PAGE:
I’m not just talking about the initial purchase price of the pet. In fact, there are many times of year you can get a dog or cat possibly for free. You may also know someone who is trying to rehome an animal. But you have to consider the food and the care. Vet appointments, groomers, flea and heartworm medication, boarding during travel… costs can add up quickly. And of course that is assuming your pet doesn’t get injured or sick. Over the years, we have had many ill pet visits and they average to about $200 per instance. And it can get much more expensive. It was over $500 to x-ray our little dog when he had kidney stones.

#2 How much time will the pet need?

Time requirements. I always think especially of families with this one. If you are always on the run with kids’ practices and functions, you may want to rethink a pet. Dogs, especially, are highly social creatures that need your attention and time. If you like to travel or spend weekends out of town, again- a dog is probably not a good choice. Cats are a bit more independent, though they still require care. Even fish can be difficult if you are gone for multiple days. Also, you need to consider length of time you will have the pet. Many dogs and cats can live to around 20 years. There are birds and reptiles that can last 50+ years. You need to consider the longevity of the pet you want to get and ask will I still be able to care for this animal in ‘x’ years. If you don’t want that long of a commitment, consider adopting an elderly pet.

#3 What is your current living situation?

Your home. Before bringing a pet home, remember that this is a family member and will be sharing your home. If you live in a rental, save yourself the heartache of getting a pet if you aren’t allowed. And if you can’t tolerate the idea of a pet in your house for allergy reasons or otherwise- again reconsider what kind of pet will work for you. Some breeds shed, some do not. Some are hypoallergenic and some have no hair. Research your options so you know what to expect and what will work for you.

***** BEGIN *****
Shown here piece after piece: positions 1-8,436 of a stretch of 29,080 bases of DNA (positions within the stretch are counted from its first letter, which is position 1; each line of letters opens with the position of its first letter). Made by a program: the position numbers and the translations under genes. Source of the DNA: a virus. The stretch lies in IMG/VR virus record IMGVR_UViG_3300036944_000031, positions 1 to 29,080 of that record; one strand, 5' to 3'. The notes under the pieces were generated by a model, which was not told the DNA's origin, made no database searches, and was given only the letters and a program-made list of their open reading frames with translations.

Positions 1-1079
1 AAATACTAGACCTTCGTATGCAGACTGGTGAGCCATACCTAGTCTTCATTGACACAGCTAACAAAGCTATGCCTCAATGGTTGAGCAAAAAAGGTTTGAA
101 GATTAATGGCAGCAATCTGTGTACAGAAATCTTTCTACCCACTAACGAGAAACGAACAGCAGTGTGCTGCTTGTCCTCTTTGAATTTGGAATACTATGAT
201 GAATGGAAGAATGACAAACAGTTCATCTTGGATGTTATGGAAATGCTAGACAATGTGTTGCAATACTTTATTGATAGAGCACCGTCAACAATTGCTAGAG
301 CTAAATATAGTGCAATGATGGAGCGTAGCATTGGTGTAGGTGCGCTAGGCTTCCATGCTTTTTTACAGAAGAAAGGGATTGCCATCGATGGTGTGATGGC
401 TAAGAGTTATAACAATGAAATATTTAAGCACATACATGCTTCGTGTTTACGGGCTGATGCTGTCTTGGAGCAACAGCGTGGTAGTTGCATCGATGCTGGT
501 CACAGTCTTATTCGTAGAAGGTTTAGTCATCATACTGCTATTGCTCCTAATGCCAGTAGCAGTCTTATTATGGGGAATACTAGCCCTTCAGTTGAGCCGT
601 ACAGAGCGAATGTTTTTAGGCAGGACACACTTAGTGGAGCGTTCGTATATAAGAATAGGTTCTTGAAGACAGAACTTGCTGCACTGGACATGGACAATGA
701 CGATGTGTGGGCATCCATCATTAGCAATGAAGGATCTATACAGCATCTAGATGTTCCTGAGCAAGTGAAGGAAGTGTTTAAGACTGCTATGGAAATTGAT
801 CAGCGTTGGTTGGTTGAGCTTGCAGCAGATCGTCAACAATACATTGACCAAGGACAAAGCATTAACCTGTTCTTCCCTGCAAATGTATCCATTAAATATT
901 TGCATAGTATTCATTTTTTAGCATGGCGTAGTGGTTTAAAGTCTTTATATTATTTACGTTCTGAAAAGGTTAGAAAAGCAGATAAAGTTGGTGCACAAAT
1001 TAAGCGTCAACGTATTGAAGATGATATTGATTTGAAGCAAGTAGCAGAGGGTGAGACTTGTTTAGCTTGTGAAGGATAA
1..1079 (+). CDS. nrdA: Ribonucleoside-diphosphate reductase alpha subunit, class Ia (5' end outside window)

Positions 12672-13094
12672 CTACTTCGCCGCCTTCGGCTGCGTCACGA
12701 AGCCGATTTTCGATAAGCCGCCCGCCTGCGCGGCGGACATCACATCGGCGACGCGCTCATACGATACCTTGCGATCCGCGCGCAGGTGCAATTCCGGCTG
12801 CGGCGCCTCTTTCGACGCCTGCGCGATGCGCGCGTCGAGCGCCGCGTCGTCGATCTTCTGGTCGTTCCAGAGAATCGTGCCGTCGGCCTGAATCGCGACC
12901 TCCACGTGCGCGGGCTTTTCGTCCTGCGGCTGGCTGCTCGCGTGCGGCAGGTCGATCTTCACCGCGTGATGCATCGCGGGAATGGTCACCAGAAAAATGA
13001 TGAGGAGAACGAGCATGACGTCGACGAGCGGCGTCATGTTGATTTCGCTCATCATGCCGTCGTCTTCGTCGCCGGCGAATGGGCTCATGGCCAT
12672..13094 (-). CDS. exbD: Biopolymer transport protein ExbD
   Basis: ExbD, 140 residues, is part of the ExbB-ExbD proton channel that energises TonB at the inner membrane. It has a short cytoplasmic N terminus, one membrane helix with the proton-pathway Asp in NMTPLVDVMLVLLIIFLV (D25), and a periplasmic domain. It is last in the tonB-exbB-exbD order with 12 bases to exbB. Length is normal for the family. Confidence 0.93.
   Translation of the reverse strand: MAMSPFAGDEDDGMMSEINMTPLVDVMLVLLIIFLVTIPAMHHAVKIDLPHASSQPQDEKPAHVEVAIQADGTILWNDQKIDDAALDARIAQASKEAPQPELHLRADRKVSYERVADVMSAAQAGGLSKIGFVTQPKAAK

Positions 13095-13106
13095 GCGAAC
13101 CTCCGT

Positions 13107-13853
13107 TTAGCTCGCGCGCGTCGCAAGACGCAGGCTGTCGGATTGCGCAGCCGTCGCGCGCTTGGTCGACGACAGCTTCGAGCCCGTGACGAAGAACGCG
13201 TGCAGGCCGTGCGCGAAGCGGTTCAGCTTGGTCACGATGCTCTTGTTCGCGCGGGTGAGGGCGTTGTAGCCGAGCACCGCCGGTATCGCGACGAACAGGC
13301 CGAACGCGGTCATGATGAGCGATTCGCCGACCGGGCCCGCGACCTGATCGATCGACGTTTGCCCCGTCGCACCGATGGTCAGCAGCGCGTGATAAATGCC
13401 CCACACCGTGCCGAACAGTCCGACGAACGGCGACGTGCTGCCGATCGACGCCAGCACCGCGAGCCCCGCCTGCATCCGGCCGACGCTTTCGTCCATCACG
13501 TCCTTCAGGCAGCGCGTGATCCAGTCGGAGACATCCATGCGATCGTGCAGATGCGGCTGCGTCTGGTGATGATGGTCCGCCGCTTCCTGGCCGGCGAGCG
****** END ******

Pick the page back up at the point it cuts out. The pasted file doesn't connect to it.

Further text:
#4 How will this effect other people in your home?

Your family (fur and otherwise). When we rescued our cat this summer, we thought it would make our existing cat happy to have a playmate. This was not the case. We worked for months with the cats and our vet and have finally found a happy balance. If not all members are on board for a new addition, it may not work out.

Pro Tips

If you get through this list and you still think you’re game- feel free to do a test run! Ask to watch a friend’s pet for a few days and see how things go. (They would probably love it!) You can also sign up as a foster. It is a great way to get experience with different types and breeds of animals without the pressure of commitment. You can also volunteer at a shelter. Maybe you’ll meet your canine soul mate on a stroll.

Animals are wonderful and loving additions to any family. I think there are countless reasons they are invaluable family members. They lower stress, provide companionship and teach responsibility. But it’s up to the humans to be good family members too and that begins before you ever pick your new buddy up. If you have any questions, or think of something I missed, feel free to comment. And good luck!

Is A New Dog The Right Fit? Holiday Advice From KISS Dog Training

It’s hard to believe that Christmas is already upon us here in the metro area. Along with the hustle and bustle (and hopefully lots of holiday cheer), many of you are probably still considering that perfect gift for a loved one. If you’re considering bringing a new puppy home for the holidays, this post is for you. Mike over at KISS Dog Training provides some insight to things you should consider when bringing home an animal for the holidays, and provides some helpful advice for alternatives. Take a look…
KISS Dog Training Dogs as Christmas Gifts

Bringing Pets Home For The Holidays   Insight From KISS Dog Training

#1 Puppies Need Training

Puppies do not come potty trained. During the holidays (in between family, eggnog, toy assembly and traveling “over the hills and through the woods to grandma’s house) you will have to make sure to let the dog out at least every 2 to 3 hours. You will have to watch the pup like a hawk when he/she is loose and running around with the kids. Keep in mind this does not mean the dog can be put in the crate while you are gone and left in solitary confinement.